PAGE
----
With this in mind, Change Healthcare Engagement Solutions employs a fourfold framework to help healthcare organizations, including both payers and providers, understand consumers across the spectrum of care.
Solving all problematic aspects of the healthcare industry is impossible, but empathetic observation of individuals’ interactions with the system can reveal meaningful opportunities for reform and advancement. Those opportunities exist even before an episode of care, such as during plan selection, and proactively engaging for ongoing care, such as reminders for medication adherence. This type of understanding is the first step to enabling smarter healthcare.
Additionally, although it is easy to rely on the latest and greatest technology (and we do use it!), nothing replicates real in-person conversations. Once Change Healthcare Engagement Solutions discussed patient journeys from open enrollment to a medical event and through billing reconciliation, 3 things became abundantly clear: 1) people generally don’t know where to go for answers; 2) the more they learn, the more confused they may become, such as understanding why an in-network doctor would make a referral to an out-of-network specialist; and 3) their personal needs are disconnected from the standard processes in place. After observing a myriad of consumer behaviors with commissioned research from a third-party agency, we also discovered 2 key traits that influence the design of effective decision-support methods: trust and knowledge.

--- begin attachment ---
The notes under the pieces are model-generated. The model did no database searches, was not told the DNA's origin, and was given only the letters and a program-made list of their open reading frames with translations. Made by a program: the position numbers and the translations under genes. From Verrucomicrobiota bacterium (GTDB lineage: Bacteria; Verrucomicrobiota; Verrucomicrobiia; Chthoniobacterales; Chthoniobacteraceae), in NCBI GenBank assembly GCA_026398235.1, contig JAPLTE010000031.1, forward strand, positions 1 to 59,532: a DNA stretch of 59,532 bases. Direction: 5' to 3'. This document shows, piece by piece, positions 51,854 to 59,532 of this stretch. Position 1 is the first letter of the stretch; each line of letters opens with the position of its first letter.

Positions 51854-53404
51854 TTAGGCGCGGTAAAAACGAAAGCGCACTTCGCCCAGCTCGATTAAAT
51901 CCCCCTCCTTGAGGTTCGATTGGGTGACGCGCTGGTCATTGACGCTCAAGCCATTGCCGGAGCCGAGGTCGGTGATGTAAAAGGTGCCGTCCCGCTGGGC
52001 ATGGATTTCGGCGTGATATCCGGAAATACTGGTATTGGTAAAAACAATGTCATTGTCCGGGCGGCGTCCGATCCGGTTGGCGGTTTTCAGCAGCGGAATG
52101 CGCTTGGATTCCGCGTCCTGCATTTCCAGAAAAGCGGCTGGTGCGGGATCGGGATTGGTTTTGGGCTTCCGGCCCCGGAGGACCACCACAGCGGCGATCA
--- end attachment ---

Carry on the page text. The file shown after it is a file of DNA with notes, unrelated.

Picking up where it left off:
How do trust and knowledge impact health shopping moving forward? We realized that individuals fall into different behaviors and attitudes based on their level of trust in the healthcare system and their providers, as well as their knowledge of healthcare in general. Specifically, as we segmented cost, quality, convenience, and consumer experience outcomes on the parameters of trust and knowledge, a highly predictive framework of consumer behavior emerged, as shown in the Figure.
Once they are placed into these segments, each group responds consistently through an episode of care. This could include questioning everything in the process for every bill or treatment (low trust/high knowledge) or not checking or reviewing anything (high trust/low knowledge). Further, individuals in these segments performed consistently even across traditional demographic and diagnostic segmentation. Overlaying consumer behavior insights helps us further predict how people will react and the effort they put forth for seeking care, paying their bills, or reconciling discrepancies.